A new report by the Hastings Center suggests patient-satisfaction surveys that Medicare uses to assess healthcare providers are seriously flawed. The authors question whether the government should be relying on them in quality initiatives such as value-based purchasing.
“Good ratings depend more on manipulable patient perceptions than on good medicine,” states the report, entitled Patient-Satisfaction Survey on a Scale of 0 to 10. “In fact, the pressure to get good ratings can lead to bad medicine.
The healthcare industry remains under pressure to boost transparency and provide information meant to help patients make informed decisions about their healthcare options. The evaluation of patient experience and satisfaction has emerged as a key area of concern.
In response, some hospitals have added patient experience leaders to the C-suite to help change hospital culture and prioritize patient satisfaction. Others have hired consulting groups to evaluate and suggest strategies to boost satisfaction.
In April, the CMS added to the consumer website Hospital Compare a new rating that assesses performance on publicly reported measures from the Hospital Consumer Assessment of Healthcare Providers and Systems (HCAHPS) survey, which evaluates patient experiences. But the results showed that U.S. hospitals continue to struggle. Of more than 3,500 hospitals to be evaluated, just 251 got the highest score of five stars on the rating system.
It might be time to re-evaluate whether the focus on patient satisfaction is actually generating improvements or leading the industry astray, said Dr. Stuart Youngner, a professor of bioethics and psychiatry at the Case Western Reserve University and Alexandra Junewicz, a resident in psychiatry at the NYU School of Medicine, in the Hastings Center report.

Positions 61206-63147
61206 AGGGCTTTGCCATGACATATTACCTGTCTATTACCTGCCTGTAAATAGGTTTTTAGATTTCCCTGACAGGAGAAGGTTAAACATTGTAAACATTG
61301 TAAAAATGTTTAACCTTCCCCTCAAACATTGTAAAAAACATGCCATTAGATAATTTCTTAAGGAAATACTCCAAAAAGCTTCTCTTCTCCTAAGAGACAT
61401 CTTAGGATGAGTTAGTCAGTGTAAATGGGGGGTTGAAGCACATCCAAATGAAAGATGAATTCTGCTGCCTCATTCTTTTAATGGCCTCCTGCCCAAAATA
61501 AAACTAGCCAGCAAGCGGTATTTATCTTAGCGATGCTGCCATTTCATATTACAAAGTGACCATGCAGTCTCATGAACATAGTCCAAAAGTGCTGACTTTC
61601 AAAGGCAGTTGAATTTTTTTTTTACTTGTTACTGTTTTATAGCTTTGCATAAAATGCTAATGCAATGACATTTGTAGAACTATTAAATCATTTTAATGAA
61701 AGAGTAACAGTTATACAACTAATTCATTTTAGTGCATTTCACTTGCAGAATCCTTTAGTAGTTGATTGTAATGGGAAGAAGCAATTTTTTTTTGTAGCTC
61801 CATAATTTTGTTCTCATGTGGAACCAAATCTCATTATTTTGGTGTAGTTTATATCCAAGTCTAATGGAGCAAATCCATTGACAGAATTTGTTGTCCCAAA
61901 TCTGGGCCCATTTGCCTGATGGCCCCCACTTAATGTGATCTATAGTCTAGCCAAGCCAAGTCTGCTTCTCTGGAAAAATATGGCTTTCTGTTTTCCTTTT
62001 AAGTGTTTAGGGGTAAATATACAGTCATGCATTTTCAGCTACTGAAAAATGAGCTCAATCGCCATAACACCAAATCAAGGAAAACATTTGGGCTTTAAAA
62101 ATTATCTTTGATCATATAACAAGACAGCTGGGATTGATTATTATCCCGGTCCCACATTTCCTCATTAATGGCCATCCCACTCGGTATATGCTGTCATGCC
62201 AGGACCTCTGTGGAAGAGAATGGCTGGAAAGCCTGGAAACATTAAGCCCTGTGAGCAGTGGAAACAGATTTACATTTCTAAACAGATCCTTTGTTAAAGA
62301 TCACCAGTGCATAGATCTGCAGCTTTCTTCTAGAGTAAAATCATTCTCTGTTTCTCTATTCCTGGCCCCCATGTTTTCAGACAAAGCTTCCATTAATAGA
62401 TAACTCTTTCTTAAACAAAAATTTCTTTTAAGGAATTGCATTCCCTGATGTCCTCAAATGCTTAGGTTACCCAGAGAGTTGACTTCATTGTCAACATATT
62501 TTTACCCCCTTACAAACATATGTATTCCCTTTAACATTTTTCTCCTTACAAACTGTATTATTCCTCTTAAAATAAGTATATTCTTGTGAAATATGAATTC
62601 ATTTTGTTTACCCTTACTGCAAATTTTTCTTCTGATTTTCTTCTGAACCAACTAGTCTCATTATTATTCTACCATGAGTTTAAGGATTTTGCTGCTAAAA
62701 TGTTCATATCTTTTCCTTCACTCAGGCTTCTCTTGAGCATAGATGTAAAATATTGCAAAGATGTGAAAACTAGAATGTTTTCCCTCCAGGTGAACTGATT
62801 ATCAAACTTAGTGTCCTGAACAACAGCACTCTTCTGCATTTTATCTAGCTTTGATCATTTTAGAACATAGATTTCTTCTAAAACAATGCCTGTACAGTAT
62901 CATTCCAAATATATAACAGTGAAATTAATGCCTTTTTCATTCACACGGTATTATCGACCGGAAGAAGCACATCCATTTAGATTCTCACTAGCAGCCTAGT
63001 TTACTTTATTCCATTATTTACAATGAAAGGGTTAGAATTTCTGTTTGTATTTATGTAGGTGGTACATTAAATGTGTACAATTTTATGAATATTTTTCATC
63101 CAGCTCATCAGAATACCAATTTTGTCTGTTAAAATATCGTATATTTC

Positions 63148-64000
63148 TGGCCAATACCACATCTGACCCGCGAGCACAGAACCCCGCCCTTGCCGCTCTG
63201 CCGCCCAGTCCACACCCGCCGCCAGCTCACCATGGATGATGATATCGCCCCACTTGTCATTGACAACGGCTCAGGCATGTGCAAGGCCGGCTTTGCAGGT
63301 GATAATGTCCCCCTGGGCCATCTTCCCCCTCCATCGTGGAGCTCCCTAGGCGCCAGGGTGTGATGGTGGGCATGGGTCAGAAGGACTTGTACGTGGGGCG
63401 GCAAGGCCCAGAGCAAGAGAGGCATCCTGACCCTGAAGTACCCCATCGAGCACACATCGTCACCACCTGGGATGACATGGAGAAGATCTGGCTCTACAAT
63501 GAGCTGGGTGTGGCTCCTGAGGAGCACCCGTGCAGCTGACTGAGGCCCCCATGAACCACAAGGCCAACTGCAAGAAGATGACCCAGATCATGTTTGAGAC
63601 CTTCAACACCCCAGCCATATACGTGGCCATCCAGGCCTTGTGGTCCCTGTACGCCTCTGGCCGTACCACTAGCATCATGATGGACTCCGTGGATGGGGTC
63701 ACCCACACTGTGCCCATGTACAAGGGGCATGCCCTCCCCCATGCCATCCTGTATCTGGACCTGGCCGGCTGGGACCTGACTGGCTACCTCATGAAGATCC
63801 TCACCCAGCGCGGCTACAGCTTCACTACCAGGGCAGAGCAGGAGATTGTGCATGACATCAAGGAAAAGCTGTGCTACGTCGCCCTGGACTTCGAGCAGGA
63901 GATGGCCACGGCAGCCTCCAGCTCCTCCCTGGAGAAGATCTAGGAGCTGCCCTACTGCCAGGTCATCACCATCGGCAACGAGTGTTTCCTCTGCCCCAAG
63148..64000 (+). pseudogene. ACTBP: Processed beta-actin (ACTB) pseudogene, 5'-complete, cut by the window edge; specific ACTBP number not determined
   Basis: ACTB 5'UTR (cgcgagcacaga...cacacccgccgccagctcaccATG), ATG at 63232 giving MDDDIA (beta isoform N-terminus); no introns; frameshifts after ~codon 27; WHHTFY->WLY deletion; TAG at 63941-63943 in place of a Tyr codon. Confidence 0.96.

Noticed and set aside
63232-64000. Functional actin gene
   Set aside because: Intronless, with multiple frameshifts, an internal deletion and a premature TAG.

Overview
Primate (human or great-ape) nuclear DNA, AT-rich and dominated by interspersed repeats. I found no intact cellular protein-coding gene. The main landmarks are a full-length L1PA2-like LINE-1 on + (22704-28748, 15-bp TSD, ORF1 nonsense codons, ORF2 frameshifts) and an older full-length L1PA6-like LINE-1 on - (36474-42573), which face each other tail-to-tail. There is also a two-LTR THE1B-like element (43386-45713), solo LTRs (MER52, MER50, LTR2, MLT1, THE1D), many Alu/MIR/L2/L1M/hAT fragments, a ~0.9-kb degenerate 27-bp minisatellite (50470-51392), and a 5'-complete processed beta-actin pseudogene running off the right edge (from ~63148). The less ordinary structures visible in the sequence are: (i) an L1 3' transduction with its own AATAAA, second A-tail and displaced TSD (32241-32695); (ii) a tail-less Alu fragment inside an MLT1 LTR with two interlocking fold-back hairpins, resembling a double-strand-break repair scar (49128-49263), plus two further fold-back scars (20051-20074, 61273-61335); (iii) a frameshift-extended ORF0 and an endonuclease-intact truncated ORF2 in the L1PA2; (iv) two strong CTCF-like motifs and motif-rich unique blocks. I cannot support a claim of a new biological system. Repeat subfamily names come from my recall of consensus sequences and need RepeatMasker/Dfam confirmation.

Patients should indeed have the opportunity to share feedback and inform healthcare leaders, but the concept of “patient satisfaction” remains poorly defined, making it difficult to measure, they state. Furthermore, surveys often blend healthcare quality and patient satisfaction under one umbrella, a conflation that could result in patients requesting and ultimately receiving treatments that are not medically necessary.
“Certainly, eliciting the patient's perspective is essential to shared decision-making and important to health care quality,” Youngner and Junewicz write. “Yet placing such an emphasis on the patient perspective risks giving patient-satisfaction surveys the power to pressure providers to “satisfy” their patients at all costs.”
The bioethicists also worry that focusing on patient satisfaction as an independent goal has made it “ripe for commercialization” and resulted in a boom of profit-making businesses.
According to a Modern Healthcare list of the nation's 15 largest patient-satisfaction measurement firms, Press Ganey, a private group based in South Bend, Ind., had the highest total number of clients at 130,685. They were followed by the Lincoln, Neb.-based National Research Corp. with 24,252 clients.
The companies “tend to appeal to hospitals' financial interests,” Youngner and Junewicz, promising increased profits through improved patient-satisfaction scores. A request for comment from Press Ganey was not immediately returned.
The current metrics used to rate, rank and evaluate hospital quality continue to undergo scrutiny as the field of quality measurement advances in healthcare. Improvements are more frequently gained on easily tracked process measures, like using checklists and giving discharge instructions. But many have questioned whether focusing on those priorities will lead to improvements in patient outcomes such as lower mortality and lower readmission rates or result in unintended consequences.
That could likely be the case for patient satisfaction, the Hastings researchers suggest.
“Pressure to tell patients what they want to hear and accede to unreasonable requests may increase the provision of unnecessary care,” and ultimately “lead healthcare astray, undermining the provision of optimum care for all.”